Oldschool Gaming - reviewing new games on classic computers
Main review :: written by Jason 

It's amazing what stuff hangs around in space, isn't it? If I had a fiver for every ancient civilisation wiped out by some undocumented cataclysm where there was loads of goodies to be plundered I'd have at least enough for next years domain forwarding bill and a little left on the side to buy more 8-bit games! Because yes, once again the player takes control of a would-be galactic tomb robber named Henri Latrine (I bet he's had the... erm, mickey taken out of his name in the past!) who, armed only with a small but maneuverable space ship, wants to do a spot of "wealth reallocation".

Starting off within the burial chambers of the first moon, the player is given an easy ride for a while to allow them to grab some booty (in the form of orbs, for some reason) and get used to the controls of Latrine's ship; this is a must too because, although the system is simple to understand, it's a lot harder to master and moving around the later levels safely can take some fairly skillful flying! The controls themselves are left and right to rotate the ship accordingly and up to fire the main thruster in whichever direction the ship is pointing. What makes things a little more tricky are inertia and gravity and, unless the motion of the ship is juggled with constantly, it'll either drift off and slam into a wall or be pulled down to it's doom on the ground below. Of course, reducing the ship and indeed it's occupant into a shower of pixels isn't a good thing...

Things get harder as the player progresses because, as well as each having a larger tomb to navigate and tighter gaps to slide the ship through, there are ground defences scattered around from the second moon onwards that take great delight in taking a pop at the player. The controls take a bit of getting used to as well, they're very responsive and the gravitational pull is pretty strong too so the juggling required to keep the ship in the air whilst getting a shot aimed at the ground defences is real seat-of-the-pants stuff by about the third moon since the ship takes pretty much constant attention. Of course, with all these orbs and gravity knocking about the place a comparison had to be drawn to the all-time classic Thrust, but the overall game styles only bear a passing resemblance since everything is so much more immediate in Lunaris.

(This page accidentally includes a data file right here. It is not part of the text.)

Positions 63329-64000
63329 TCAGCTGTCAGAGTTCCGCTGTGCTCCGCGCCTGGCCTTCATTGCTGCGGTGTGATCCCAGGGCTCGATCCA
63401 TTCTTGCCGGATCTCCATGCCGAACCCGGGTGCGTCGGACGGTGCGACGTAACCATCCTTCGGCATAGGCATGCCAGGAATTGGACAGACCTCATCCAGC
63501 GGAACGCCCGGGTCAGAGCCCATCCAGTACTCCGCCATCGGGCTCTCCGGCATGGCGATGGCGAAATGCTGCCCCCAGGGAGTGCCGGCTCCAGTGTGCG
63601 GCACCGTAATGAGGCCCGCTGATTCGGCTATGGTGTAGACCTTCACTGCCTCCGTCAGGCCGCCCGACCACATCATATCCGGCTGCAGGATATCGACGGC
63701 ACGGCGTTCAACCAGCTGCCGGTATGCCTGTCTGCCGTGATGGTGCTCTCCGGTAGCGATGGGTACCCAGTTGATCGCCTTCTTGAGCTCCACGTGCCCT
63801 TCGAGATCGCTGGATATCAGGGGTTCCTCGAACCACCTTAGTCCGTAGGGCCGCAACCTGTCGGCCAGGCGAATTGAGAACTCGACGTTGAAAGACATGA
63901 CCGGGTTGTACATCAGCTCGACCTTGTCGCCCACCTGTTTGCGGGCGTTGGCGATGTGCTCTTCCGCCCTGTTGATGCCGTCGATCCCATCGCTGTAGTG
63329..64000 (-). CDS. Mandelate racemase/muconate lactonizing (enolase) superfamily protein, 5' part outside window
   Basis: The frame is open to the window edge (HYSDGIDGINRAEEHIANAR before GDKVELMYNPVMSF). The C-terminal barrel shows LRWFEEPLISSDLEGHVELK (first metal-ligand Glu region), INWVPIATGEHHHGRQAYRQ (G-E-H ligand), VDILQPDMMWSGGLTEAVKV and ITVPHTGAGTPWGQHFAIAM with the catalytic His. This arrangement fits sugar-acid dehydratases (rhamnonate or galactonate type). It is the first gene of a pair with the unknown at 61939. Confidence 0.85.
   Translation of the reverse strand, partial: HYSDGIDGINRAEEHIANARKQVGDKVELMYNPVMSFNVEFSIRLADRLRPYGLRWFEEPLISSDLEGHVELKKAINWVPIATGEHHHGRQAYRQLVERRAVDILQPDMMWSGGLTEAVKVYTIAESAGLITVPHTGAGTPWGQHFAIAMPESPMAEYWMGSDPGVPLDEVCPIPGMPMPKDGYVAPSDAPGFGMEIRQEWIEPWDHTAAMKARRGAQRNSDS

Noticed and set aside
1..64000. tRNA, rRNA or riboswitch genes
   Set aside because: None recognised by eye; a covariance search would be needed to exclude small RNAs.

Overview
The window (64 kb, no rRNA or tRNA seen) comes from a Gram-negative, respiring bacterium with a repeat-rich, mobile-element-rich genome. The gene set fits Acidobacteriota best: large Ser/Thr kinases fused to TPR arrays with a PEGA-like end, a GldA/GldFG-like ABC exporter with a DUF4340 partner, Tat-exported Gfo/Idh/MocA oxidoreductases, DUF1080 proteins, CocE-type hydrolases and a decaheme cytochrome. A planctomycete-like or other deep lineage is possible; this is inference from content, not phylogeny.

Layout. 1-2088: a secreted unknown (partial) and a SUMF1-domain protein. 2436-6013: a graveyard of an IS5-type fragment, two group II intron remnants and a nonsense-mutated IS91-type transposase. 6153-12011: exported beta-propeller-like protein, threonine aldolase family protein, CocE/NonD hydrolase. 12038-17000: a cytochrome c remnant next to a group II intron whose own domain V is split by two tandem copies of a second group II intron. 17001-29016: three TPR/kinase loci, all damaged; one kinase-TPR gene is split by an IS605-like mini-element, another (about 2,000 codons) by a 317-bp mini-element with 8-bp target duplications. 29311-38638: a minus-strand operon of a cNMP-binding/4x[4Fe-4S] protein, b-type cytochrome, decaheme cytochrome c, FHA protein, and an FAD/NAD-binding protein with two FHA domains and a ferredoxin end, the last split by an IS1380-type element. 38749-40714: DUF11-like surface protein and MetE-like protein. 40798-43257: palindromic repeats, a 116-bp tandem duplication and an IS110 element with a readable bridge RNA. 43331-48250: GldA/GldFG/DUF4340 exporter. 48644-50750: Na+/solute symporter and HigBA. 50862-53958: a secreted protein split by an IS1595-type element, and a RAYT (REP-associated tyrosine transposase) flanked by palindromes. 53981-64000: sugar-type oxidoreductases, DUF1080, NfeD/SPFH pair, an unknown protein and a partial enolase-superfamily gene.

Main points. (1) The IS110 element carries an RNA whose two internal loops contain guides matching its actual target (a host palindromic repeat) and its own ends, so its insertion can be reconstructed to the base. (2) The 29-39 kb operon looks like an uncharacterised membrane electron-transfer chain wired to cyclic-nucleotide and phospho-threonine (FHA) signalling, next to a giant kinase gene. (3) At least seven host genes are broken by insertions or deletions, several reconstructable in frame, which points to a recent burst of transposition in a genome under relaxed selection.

This game was built in a mere five hours at the 2004 ORSAM show, then extended a little and the soundtrack that was composed at the same event added, but this minute development cycle doesn't show. Lunaris is tidily presented with titles page, highscore table and control options, the graphics are average but functional and the music burbles away happily to itself without being offensive or intrusive. The difficulty curve is quite steep to start with, the initial learning of the controls and some very precise collisions make things quite hard but, despite what I may have exclaimed whilst playing over the last few days, not unfair so if you break the ship, you can see that it's your fault and not the game being picky. Due to it's background this isn't a major release, it was just something done for the fun of it - but that's not a bad thing when it's this fun!

Second opinion :: written by Jeff